One in six Jews are new to Judaism, and other Pew findings
NEW YORK (JTA)—The Pew Research Center’s newly released 2014 U.S. Religious Landscape Study offers a trove of data on American Jews based on interviews with 35,071 American adults, 847 of whom identified their faith as Jewish. Here are some of the more interesting findings about the Jews.
We’re highly educated: There are more American Jews with two or more university degrees than those who have just one—31 percent have a graduate degree and 29 percent have just a bachelor’s degree. With a college graduation rate of about 59 percent (more than twice the national average of 27 percent), American Jews are the second most-educated religious group in America after Hindus, at 77 percent.
We’re the biggest religious minority: Judaism is the largest faith group in America after Christianity, and its relative size in America has grown slightly since 2007—from 1.7 percent of the U.S. population in 2007 to 1.9 percent in 2014. The denominational breakdown of Jews who identify with the Jewish faith (“Jews by religion”) is 44 percent Reform, 22 percent Conservative, 14 percent Orthodox, 5 percent another movement and 16 percent no denomination.
We’re not as white as we used to be: American Jewish adults are 90 percent white, 2 percent black, 4 percent Latino, 2 percent Asian-American and 2 percent “other non-Hispanic.” That’s a notable change from 2007, when whites comprised 95 percent of American Jews, Latinos comprised 3 percent, blacks comprised 1 percent and the percentage of Asians was negligible.
A quarter of us are losing our religion: When it comes to religious retention rates, American Jews come in third, retaining 75 percent of those raised Jewish. By comparison, Hindus retain 80 percent and Muslims 77 percent. Behind the Jews are Evangelical Christians at 65 percent; Mormons, 64 percent; Catholics, 59 percent; and mainline Protestants, 45 percent. Jehovah’s Witnesses retain only 34 percent.
But 17 percent of us have found Judaism: Seventeen percent of American Jews say they were raised in another religion. Six percent say they were raised unaffiliated, 4 percent as mainline Protestant, 3 percent as Catholic, and 2 percent each as Evangelical and in some other religion.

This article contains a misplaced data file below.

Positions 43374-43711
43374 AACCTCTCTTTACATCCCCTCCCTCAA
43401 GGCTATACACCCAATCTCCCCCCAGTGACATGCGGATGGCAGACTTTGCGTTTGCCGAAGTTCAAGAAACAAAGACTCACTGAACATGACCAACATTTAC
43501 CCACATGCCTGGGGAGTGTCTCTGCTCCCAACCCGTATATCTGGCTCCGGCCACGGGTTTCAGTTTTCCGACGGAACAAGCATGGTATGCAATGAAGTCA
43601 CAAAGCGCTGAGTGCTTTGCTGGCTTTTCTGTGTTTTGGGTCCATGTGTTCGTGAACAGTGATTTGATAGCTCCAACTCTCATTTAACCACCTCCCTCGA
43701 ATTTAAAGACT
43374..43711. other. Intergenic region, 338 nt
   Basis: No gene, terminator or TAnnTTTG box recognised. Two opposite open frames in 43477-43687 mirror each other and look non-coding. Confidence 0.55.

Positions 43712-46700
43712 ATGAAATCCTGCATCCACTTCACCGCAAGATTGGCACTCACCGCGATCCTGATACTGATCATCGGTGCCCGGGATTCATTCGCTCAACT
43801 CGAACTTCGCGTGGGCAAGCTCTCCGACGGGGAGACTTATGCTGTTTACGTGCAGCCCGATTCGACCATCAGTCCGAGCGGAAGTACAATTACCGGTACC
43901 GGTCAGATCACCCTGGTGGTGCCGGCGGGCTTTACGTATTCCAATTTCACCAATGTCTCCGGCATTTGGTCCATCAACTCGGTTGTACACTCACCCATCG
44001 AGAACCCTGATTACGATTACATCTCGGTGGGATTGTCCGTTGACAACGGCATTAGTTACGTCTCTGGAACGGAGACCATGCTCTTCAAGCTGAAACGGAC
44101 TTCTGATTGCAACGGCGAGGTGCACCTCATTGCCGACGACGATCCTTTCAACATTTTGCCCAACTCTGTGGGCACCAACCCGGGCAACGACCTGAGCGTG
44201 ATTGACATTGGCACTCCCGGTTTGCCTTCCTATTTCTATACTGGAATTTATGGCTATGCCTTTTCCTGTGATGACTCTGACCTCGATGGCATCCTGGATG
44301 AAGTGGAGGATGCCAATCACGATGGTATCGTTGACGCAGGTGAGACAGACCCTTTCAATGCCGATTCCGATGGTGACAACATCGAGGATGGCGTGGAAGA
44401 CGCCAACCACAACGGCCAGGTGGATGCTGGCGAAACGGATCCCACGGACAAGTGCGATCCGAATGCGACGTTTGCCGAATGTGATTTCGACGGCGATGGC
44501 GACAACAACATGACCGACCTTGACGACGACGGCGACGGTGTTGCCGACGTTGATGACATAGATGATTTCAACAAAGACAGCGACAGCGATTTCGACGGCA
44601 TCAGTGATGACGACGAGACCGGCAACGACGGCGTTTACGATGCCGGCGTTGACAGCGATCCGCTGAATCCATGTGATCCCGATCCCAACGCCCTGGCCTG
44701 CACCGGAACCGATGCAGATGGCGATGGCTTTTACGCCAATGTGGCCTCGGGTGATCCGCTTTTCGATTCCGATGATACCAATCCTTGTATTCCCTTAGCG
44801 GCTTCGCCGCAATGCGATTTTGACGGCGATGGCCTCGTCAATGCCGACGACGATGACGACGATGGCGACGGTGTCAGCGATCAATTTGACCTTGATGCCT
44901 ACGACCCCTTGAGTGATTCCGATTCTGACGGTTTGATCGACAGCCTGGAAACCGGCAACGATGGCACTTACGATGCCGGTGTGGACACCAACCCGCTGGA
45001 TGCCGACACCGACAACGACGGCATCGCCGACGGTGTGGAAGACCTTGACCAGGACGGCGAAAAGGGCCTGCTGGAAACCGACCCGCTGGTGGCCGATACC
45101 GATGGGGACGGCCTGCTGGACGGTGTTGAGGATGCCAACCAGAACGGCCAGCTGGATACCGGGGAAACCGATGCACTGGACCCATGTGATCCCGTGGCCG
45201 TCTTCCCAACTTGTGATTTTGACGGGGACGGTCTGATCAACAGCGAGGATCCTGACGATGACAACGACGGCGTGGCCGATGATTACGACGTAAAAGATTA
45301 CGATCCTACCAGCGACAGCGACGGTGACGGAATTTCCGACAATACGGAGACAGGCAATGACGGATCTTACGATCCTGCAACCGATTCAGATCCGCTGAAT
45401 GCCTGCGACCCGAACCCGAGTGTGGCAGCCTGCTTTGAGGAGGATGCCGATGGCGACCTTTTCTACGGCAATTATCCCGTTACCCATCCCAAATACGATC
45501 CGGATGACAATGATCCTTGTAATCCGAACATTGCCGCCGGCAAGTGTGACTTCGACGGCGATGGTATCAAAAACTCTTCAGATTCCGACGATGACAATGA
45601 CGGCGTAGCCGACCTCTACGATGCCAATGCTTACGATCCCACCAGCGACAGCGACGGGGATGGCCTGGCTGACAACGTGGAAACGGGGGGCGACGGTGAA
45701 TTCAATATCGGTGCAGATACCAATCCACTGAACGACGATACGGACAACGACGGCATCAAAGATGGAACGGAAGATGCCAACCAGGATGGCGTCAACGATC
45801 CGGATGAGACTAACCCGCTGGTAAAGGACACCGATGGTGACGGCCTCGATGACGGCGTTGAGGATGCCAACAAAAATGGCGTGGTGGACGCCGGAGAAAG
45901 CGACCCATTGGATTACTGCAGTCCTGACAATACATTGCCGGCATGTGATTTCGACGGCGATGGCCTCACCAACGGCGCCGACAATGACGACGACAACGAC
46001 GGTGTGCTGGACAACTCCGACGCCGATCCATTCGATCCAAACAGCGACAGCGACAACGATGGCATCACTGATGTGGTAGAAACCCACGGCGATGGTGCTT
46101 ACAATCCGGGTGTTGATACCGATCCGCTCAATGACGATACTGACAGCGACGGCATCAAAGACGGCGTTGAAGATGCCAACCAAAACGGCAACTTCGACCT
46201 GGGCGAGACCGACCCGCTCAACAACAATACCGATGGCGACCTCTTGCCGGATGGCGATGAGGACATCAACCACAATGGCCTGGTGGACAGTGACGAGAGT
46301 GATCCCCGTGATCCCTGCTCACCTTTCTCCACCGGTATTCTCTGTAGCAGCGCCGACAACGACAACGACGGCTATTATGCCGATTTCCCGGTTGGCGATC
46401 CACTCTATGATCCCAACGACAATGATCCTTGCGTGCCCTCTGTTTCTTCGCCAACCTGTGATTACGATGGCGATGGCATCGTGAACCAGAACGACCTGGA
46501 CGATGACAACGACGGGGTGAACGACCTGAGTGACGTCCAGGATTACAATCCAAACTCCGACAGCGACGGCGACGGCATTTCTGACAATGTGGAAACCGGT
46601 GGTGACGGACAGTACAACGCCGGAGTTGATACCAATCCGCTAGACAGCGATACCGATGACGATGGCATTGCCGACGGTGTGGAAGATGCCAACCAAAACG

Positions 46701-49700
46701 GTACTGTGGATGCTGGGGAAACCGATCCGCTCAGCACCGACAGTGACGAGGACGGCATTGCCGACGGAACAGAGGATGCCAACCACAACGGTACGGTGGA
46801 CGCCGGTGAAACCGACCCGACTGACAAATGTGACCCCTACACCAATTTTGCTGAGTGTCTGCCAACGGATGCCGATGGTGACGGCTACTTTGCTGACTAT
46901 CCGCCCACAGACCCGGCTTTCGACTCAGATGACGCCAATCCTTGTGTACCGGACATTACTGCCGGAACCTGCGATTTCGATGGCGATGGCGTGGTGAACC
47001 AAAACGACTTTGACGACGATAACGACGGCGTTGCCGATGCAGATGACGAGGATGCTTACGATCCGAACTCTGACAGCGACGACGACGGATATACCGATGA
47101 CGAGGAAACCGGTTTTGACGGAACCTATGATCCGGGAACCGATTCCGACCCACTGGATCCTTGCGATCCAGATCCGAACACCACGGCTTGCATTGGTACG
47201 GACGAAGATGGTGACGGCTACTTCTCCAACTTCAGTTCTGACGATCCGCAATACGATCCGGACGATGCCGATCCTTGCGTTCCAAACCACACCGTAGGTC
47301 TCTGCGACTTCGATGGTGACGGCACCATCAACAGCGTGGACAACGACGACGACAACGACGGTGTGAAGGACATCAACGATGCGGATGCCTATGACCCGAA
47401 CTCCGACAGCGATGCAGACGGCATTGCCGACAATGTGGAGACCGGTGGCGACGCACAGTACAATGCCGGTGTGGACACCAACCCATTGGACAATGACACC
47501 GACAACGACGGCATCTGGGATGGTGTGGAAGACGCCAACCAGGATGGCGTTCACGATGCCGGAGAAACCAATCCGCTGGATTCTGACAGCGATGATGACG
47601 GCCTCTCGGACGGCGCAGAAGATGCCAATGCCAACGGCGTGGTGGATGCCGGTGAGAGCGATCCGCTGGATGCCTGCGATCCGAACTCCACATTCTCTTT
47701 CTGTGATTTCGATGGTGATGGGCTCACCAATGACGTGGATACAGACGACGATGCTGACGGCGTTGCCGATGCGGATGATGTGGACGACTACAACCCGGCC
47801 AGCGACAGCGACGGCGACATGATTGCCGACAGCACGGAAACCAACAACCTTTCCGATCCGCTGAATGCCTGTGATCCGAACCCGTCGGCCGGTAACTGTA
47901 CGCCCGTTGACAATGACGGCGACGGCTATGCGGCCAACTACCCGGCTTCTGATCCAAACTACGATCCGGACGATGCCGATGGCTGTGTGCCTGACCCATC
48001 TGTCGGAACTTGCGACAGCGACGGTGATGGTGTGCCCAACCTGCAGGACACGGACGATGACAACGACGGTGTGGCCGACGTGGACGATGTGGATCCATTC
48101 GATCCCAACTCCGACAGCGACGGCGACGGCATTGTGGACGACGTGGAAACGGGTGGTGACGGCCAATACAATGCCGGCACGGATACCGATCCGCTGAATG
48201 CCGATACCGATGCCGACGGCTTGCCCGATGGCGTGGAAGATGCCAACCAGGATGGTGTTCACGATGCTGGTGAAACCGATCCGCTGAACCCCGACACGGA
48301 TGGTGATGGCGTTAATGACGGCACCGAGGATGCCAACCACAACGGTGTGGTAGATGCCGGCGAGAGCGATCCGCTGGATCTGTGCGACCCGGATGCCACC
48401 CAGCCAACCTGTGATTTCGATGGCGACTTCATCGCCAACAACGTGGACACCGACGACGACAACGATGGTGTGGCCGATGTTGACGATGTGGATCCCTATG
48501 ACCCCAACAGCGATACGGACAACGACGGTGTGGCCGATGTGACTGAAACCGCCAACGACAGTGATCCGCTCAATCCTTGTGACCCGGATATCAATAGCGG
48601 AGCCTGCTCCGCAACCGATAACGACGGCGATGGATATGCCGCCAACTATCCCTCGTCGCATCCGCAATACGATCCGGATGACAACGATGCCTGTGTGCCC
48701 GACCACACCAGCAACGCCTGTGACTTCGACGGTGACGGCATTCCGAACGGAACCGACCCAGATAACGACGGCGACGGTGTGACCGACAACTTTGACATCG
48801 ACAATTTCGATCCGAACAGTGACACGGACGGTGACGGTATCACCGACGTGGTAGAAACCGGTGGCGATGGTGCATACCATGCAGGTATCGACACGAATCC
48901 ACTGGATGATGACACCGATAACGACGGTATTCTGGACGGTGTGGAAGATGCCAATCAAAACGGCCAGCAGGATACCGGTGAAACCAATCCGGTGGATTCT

Who are we marrying? Sixty-five percent of American Jews who are married or living with a partner are with a Jew and 35 percent are with a non-Jew. Nine percent of American Jews are partnered with Catholics, 8 percent with mainline Protestants, 4 percent with peoples of other faiths and 11 percent with unaffiliated Americans.
Nu, when are we going to get married already? The percentage of Jewish adult singles is growing—up from 19 percent in 2007 to 23 percent in 2014. Fifty-six percent of Jewish adults are married, and another 6 percent are living with a partner. Fifteen percent were married but are now separated, divorced or widowed. The Jewish fertility rate is 2.0 children, compared to 2.1 children for all Americans.
We’re mostly American born and bred: Sixty-six percent of Jewish adults are Americans born to American-born parents. Of the 12 percent of American Jews who are immigrants, 5 percent were born in Europe, 4 percent in the Americas, 2 percent in the Middle East and 1 percent in the Asia-Pacific region.
We still heart New York: Where do America’s Jews live? Forty-two percent in the Northeast, 27 percent in the South, 20 percent in the West and 11 percent in the Midwest. In the Northeast, where Jews are most numerous, Jews comprise roughly 4 percent of the total population. Eight percent of the New York City area is Jewish.
We’re rich! (but also poor): American Jews (44 percent) are more than twice as likely as average Americans (19 percent) to have annual household incomes over $100,000. But 16 percent of Jewish adults have annual household incomes of $30,000 or less, and 15 percent live in households that earn between $30,000 and $50,000.
The Jewish data in the survey has a margin of error of 4.2 percentage points.